Akram Khan Company
iTMOi (in the mind of igor)
London, Sadler’s Wells
29 May 2013
Gallery of iTMOi pictures by Foteini Christofilopoulou
On the exact evening that marked the Centenary of the first performance of Le Sacre du Printemps (The Rite of Spring) – an event now celebrated more in myth than by historical accuracy – Akram Khan unveiled his own decisive break from the past. Not only has he varied his own direction as a choreographer (as well as creating a work in which he does not perform), but Khan also made the courageous decision of forgoing the obvious opportunity to create a personal interpretation of Stravinsky’s epoch-breaking score. Instead, he has made an entirely new work based upon a concept of the motivations and influences occupying Stravinsky’s thoughts during the period of its composition.
I had the opportunity of interviewing Khan about iTMOi (rhymes with “coy”) around a fortnight before the premiere in Grenoble, earlier this month. He spoke of the “multiple worlds existing within the universe of Stravinsky’s brain” and it is this quote that I kept coming back to while watching the 65-minute work unfold. This is about twice the length of a full performance of The Rite of Spring, a fact accounted for by Khan collaborating with three composers on a new score, each making their contributions in isolation from one another, influenced only by the rhythms and patterns in Stravinsky’s work. The only direct reference to the original came in a brief and almost indistinct 30-second account of its opening bars at the very end of iTMOi, neatly suggesting that all that had gone before represented the turmoil of its creation “in the mind of Igor”.
It’s a very tough ask to take on Stravinsky on the 100th birthday of his most celebrated creation and I quite understand why it was best done in triplicate! The elements of chance caused by having three composers work independently on the same score (Merce Cunningham and John Cage would surely have approved) are well worth the risk. Sudden changes of direction – for example, from operatic themes (Jocelyn Pook) to electronic buzz (Ben Frost) – do not jar and somehow the haunting, part-Gregorian, part-Gothic contributions of Nitin Sawhney stitch this musical tapestry into a seamless whole that incorporates many profoundly moving elements, including a sublime Kyrie Eleison.
This is unlike anything ever made by Akram Khan before and my admiration is boundless for an artist that can change direction with such startling effect. It’s as if he has opened up a whole new store – a gallery of modern art would be more apt – full of the most exotic (and erotic) artefacts, that are both beautiful and terrifying. There is nothing remotely derivative about the choreography or design (which are indivisible) but I sensed stylistic references reminiscent of Forsythe, Bausch and Graham. Where it ties back to Khan’s previous output is in a visual appeal that grabs hold of one’s imagination from the opening moment and never relents until the end.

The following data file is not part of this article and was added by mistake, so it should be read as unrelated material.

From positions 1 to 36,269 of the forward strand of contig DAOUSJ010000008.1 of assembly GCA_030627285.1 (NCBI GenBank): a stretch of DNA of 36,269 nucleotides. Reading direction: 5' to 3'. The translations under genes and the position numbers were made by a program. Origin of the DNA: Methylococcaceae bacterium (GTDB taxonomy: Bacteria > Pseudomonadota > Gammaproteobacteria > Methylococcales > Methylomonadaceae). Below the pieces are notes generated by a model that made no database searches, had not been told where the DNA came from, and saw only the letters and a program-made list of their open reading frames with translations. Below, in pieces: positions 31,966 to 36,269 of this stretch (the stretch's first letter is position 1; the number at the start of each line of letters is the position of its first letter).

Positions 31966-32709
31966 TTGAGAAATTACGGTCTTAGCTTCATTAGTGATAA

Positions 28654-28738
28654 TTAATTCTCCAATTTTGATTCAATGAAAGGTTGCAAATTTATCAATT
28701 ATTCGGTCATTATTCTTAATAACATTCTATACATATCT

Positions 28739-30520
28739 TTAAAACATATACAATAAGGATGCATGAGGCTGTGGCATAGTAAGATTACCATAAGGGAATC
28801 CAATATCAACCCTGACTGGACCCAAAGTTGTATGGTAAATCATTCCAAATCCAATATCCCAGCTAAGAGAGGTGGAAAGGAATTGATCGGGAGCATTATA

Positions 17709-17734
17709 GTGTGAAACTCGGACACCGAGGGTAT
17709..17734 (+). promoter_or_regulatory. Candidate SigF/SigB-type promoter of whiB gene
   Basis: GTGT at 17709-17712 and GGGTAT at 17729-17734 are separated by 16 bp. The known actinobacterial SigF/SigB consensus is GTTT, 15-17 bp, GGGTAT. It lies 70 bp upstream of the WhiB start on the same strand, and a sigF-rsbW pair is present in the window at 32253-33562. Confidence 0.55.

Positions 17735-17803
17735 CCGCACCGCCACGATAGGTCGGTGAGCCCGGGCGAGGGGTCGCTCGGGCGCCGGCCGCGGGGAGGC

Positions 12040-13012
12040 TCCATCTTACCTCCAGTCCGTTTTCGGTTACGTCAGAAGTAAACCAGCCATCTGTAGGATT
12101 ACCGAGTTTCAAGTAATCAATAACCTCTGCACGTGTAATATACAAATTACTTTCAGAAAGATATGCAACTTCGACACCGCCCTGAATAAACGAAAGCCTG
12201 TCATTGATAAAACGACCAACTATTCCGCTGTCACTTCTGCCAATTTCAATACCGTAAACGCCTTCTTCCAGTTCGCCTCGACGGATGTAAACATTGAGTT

If one is looking for a sense of simple clarity or an obvious linear relationship with the composer or the composition, then this will be hard to find in the “multiple worlds” represented by such diverse imagery. The horrific fear of sacrifice is constant, beginning with the charismatic TJ Lowe’s breathless, guttural narration of the story of Abraham being forced to offer up his son, Isaac, to God; later, the bird-like Ching-Ying Chien is doused in chalky earth as if in ritual preparation to be the “chosen one”; a male dancer, often silhouetted against the backcloth, prowls on all fours in a long-horned headdress (a sacrificial ram or perhaps the minotaur?); and the “Lord have Mercy” acclamation of the Kyrie with its own pagan antecedents identifies universal sacrifice through religious devotion. Even the dominating figure of Catherine Schaub Abkarian in her extraordinary white hooped gown had the permanent offering of an exposed and bloodied breast.
The arresting visual and aural imagery often displaced the impact of dance but when Khan finds the moments for movement it is exhilarating, with his excellent cast of 11 embracing a wide range of genres. Some of the more memorable dance motifs came in the silky, fluid breakdance skills of Denis ‘Kooné’ Kuhnert. The lighting designs of Fabiana Piccioli illuminated the possibility of achieving a sombre, gothic emphasis on darkness in a way that enriches a production without blurring it and Kimie Nakano’s eclectic range of costumes were equally central to the arresting visual appeal.
No-one could have expected this to be another once-in-a-lifetime explosion of genius but this is nevertheless a ground-breaking work. The Critics’ Circle recently celebrated its own Centenary (having held an inaugural meeting just three weeks’ ahead of that first performance of The Rite of Spring) and to mark the event, UK critics from five branches of the arts (dance, drama, film, music and the visual arts) voted for the 100 people who have made the greatest contribution to the arts over the past century. It should surprise no-one to learn that the youngest person on that list is Akram Khan.
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